1. Please do not ever place a trade unless you have a verifiable edge. If it feels like you are flipping a coin, immediately stop, look at your money and appreciate that it's there, and realize how awful you'll feel when it's gone. The art of trading is attaining that edge, and there's no way anyone can teach that without giving you the strategies (and please be careful about books on trading. If that advice was worth something it wouldn't be on sale for $20.)

  2. Beware of transaction costs and factor this into your calculations. These absolutely devastate returns. I’m not only talking about the 0.005 per share your broker charges per trade, but the hidden cost. If you study it, whenever you go to buy something, you will, on average, pay 1 to 2 pennies more than the last price. If you go to sell something then, on average, you will get 1 to 2 pennies less than the last price. These crush returns. It’s shocking. For example, a paper recently came out noting how you can make decent money by simply buying the S&P at 4pm and selling it at 930am. And sure, you will get acceptable returns, assuming you get those closing and opening prices (not returns I’d bother with, but not awful returns). But the problem is you won’t get those closing and opening prices when you do the trade. On average, you will get 1-2 pennies worse each trade. if you model that, you’ll see that the returns are near-zero and in no way worth the bother of running this strategy.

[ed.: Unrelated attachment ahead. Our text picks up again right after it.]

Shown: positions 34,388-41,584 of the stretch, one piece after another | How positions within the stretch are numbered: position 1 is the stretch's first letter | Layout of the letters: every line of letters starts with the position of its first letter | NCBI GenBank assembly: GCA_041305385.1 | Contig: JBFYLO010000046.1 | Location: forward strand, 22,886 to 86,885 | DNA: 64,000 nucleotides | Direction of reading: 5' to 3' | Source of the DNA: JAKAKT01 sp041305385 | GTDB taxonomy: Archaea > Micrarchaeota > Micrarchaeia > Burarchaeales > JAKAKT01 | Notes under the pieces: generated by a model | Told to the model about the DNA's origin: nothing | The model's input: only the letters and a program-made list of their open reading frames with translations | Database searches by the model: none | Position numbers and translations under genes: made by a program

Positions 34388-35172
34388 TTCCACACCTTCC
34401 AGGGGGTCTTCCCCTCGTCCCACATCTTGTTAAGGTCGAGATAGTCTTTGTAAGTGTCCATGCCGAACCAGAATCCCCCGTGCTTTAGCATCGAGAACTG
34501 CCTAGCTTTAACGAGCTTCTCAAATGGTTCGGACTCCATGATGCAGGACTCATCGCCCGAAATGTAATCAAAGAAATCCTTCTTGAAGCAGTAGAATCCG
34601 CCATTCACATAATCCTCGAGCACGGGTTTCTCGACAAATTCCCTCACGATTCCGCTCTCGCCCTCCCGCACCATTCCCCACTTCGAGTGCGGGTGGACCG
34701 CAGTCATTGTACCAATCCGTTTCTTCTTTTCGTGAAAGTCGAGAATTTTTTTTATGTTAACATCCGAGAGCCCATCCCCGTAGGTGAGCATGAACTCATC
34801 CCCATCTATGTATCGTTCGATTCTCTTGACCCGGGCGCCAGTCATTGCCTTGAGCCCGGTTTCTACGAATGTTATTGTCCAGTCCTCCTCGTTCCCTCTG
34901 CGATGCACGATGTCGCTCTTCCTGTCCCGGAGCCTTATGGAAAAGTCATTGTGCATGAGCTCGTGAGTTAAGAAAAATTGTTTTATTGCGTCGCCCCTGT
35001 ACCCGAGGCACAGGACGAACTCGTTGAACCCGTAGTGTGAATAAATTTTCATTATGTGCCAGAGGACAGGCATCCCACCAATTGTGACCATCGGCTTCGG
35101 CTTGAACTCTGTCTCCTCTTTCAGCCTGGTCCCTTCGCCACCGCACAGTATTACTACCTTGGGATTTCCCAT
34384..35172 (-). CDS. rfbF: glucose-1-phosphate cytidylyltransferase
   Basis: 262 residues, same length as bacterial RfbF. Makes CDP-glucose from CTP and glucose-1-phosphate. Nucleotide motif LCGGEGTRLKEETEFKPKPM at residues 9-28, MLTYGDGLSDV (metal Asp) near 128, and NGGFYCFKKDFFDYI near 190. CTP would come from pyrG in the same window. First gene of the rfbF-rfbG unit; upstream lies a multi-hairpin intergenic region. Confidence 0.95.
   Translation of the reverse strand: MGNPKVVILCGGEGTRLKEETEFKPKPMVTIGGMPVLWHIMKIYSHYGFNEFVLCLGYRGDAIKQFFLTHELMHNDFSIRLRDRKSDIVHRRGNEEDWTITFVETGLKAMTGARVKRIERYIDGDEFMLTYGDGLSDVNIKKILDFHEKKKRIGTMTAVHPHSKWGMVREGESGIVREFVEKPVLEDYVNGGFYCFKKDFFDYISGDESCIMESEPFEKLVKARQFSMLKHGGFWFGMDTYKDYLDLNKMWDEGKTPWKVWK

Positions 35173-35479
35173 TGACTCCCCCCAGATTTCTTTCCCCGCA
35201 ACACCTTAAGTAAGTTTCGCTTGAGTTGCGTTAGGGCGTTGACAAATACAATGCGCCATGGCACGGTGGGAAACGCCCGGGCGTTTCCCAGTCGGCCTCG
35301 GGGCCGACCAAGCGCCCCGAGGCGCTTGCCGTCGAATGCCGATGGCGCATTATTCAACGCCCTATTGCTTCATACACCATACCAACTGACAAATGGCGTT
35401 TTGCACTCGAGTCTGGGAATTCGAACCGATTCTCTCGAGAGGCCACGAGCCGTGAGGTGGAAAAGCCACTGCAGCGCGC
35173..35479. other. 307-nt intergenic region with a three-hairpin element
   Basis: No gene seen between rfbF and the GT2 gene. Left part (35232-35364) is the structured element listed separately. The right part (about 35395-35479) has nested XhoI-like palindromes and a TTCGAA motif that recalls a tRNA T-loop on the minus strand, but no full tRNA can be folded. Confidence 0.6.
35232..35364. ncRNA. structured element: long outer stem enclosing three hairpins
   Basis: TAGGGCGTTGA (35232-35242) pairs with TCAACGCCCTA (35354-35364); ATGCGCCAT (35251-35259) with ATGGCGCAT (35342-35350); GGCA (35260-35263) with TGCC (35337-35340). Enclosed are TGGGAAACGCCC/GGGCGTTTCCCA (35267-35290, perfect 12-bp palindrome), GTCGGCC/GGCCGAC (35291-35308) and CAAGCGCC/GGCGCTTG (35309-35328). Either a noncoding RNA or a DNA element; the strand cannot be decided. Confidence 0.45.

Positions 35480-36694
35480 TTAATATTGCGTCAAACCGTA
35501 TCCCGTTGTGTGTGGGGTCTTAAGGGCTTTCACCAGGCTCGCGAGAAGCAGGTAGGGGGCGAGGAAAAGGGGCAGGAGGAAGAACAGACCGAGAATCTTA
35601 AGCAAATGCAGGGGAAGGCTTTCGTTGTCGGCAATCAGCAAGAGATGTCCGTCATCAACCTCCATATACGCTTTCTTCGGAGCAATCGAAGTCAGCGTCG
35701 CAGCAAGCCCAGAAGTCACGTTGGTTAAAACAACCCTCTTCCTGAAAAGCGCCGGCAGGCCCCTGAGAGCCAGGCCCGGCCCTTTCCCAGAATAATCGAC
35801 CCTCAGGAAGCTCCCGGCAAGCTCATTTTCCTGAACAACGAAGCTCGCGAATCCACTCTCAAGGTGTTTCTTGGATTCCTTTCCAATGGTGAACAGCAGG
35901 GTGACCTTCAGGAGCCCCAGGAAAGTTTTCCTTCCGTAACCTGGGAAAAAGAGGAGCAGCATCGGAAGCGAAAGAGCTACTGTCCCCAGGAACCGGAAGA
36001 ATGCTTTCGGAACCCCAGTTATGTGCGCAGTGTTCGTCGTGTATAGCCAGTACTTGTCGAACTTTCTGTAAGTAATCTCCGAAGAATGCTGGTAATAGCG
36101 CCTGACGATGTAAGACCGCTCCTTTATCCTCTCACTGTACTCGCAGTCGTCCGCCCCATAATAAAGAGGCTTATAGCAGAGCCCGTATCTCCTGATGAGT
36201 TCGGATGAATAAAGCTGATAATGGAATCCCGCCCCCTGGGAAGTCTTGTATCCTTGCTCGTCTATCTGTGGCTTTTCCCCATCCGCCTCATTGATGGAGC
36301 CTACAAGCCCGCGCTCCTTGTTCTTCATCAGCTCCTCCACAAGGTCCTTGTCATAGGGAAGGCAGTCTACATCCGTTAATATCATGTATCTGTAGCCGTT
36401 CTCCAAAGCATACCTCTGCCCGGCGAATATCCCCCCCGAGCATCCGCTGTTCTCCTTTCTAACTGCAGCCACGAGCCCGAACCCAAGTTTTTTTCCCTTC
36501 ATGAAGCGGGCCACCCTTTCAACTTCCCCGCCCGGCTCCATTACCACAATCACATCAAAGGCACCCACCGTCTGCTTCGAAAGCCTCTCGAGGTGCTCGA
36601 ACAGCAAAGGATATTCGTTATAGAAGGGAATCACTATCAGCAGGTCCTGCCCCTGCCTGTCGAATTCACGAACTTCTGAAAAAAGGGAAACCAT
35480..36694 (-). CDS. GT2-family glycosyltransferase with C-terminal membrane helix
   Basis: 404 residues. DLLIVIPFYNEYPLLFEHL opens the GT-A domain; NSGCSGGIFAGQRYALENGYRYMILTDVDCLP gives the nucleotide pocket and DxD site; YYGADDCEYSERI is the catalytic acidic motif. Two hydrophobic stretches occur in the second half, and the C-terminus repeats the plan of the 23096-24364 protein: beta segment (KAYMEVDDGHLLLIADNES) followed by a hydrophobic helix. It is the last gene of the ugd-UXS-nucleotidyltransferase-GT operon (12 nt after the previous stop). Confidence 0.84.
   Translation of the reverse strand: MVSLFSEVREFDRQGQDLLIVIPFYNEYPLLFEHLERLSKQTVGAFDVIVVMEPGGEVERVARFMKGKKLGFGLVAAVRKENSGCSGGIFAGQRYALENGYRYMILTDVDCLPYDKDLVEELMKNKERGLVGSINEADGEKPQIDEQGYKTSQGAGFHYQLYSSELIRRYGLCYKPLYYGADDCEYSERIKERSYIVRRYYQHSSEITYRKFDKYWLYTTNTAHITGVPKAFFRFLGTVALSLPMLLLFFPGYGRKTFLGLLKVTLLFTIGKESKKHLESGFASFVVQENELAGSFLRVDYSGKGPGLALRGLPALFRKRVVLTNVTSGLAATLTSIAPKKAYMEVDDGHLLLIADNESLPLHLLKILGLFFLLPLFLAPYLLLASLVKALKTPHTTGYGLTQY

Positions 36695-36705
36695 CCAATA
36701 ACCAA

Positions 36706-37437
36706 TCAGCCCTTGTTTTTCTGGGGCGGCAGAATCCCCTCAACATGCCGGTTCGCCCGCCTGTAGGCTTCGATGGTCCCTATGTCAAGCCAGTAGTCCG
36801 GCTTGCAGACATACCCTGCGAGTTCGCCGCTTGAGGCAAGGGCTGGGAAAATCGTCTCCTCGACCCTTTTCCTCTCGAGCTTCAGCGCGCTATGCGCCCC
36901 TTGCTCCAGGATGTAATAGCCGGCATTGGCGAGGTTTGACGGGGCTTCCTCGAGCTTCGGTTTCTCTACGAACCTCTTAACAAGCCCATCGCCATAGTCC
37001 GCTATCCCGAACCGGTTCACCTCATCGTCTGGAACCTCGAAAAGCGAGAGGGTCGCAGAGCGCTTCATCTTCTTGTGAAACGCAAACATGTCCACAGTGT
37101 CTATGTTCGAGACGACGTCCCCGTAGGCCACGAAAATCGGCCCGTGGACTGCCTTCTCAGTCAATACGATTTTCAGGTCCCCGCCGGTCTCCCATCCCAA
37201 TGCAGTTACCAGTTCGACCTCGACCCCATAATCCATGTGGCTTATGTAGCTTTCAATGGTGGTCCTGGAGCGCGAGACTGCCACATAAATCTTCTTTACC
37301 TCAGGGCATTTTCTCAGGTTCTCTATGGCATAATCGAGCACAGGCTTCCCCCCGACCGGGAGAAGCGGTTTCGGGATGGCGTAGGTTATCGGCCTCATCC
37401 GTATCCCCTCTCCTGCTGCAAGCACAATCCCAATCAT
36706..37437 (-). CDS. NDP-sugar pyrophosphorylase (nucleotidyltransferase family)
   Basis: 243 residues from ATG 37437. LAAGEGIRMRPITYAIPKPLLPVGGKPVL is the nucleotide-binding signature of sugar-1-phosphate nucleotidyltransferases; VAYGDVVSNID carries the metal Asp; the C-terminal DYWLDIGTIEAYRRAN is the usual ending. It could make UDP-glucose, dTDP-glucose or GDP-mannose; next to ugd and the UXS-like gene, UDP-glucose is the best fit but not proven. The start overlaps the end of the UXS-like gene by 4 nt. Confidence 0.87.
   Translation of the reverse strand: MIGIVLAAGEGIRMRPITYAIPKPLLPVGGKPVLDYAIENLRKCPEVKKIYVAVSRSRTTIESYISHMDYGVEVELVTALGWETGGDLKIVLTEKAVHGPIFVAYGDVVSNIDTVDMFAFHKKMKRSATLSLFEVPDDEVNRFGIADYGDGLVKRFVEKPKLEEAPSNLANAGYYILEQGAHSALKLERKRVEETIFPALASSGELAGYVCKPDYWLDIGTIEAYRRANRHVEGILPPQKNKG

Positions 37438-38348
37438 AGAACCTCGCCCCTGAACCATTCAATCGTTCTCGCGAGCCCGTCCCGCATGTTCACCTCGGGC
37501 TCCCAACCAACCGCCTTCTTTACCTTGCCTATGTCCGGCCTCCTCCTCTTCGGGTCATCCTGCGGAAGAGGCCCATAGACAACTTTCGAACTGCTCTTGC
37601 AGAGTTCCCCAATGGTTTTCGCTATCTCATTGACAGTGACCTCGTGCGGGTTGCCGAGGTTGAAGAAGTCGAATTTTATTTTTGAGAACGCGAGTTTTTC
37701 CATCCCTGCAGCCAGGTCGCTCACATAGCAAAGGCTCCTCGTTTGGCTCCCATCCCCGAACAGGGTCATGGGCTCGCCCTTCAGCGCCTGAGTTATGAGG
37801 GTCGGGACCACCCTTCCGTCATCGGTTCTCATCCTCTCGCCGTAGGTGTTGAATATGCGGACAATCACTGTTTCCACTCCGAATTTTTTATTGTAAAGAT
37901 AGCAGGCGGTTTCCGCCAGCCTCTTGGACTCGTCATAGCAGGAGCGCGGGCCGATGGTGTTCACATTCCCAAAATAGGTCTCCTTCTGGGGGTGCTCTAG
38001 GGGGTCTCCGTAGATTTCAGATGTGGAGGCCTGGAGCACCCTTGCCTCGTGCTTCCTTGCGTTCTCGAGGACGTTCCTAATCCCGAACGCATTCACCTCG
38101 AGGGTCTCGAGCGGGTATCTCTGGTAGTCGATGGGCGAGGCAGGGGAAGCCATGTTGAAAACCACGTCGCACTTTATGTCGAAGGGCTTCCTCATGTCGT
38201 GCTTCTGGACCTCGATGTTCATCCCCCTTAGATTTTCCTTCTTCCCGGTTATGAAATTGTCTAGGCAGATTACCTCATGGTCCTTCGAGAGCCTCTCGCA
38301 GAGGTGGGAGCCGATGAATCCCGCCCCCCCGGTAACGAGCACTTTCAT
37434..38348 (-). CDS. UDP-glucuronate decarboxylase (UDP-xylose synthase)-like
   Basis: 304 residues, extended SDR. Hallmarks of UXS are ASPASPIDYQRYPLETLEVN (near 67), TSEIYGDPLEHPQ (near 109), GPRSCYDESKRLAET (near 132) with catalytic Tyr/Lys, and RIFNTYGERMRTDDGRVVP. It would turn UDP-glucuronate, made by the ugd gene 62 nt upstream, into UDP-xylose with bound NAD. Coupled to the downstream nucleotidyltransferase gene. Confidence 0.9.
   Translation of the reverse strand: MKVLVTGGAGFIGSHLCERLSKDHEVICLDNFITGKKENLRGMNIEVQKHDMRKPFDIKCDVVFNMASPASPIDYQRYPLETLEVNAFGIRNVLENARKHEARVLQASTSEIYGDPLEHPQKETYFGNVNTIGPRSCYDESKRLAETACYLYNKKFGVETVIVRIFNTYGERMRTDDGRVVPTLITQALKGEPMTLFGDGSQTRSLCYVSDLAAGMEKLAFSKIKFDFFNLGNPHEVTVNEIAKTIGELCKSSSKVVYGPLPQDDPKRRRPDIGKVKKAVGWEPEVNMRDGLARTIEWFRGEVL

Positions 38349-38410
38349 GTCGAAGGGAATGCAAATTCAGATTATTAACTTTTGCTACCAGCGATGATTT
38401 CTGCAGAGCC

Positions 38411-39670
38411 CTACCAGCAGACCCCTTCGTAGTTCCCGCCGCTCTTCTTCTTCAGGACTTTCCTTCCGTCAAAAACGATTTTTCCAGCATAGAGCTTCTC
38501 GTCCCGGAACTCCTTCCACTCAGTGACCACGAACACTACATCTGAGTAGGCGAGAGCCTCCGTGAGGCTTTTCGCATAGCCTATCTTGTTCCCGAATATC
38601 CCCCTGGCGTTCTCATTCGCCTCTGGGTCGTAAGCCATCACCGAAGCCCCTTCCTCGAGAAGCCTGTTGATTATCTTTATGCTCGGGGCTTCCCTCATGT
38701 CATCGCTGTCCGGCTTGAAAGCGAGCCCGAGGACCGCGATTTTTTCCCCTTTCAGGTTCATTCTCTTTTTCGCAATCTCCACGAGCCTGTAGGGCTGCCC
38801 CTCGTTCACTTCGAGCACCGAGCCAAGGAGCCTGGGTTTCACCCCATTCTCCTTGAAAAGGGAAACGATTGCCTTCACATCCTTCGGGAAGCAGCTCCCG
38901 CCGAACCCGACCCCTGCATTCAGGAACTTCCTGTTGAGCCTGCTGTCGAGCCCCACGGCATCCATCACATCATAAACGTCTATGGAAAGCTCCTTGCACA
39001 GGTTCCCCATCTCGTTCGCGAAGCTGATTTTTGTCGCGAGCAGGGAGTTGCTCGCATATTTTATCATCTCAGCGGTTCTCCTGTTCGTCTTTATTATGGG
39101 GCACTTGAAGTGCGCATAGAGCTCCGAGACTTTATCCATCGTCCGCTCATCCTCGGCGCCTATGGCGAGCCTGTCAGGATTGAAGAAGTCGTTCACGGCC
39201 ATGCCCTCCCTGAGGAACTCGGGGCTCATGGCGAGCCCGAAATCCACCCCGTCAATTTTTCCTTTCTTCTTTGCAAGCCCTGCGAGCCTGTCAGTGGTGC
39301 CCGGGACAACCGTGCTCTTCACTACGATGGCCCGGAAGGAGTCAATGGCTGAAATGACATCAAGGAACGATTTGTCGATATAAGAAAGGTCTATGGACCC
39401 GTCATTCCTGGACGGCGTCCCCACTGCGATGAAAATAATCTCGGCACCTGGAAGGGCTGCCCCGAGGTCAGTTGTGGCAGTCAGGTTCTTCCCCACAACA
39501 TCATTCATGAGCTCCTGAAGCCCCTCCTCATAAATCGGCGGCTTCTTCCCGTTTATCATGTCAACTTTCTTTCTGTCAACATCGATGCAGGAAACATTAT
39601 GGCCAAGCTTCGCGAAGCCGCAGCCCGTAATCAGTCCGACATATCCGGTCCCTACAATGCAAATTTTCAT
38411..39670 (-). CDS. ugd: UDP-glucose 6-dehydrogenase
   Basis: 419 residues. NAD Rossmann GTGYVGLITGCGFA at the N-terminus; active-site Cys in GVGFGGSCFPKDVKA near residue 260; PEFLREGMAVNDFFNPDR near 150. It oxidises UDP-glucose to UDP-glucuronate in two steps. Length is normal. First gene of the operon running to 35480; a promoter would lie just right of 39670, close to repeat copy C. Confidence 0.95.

3. And, obviously, the “pigs get slaughtered” rule that I’m sure you’ve heard of. Even if you design an algo that wins 80% of the time (which would be preposterously amazing), that algo can still easily lose 5 times in a row. So if you’re betting too much, you can wipe yourself out even with this amazing algo. So keep your trades small. If your algo is right then you’ll win in the long run.

I know this doesn't seem like I said much, but it will make sure that if you do start trading, you'll do it properly and not in a way that risks losing your money.

ChornWork23 karma

Curious what makes you say biglaw is the worst offender? I have worked in NY biglaw, ibanking and PE, and I'd say a lot of the corporates I've worked were worse than any of those 3, let alone biglaw not being the worst among those three.

whiteprius5 karma

I was subjectively comparing it to general society, and professions that I'm familiar with, like medicine for example. It's just very weird to walk into a business that has biglaw's characteristics, e.g. its demographics and promotion statistics. I remember in one office, almost every single attorney was white, and almost the entire help staff were minorities. To give another anecdote, the one black attorney in another office called herself the firm's "negress" at a lunch once. My stomach sinks just remembering these things. I live in LA, where it's like 50% white and that kind of environment was just odd.

ChornWork25 karma

Sadly you see the same thing if you look at boards of directors or exec mgmt teams, versus overall employees, in most companies.

Definitely law firms have massive issue, particularly at partner level, but from my experience they had more diversity and were less cynical about than what I saw in finance or at corporates. Fair that view may be skewed more about gender and LGBT than race.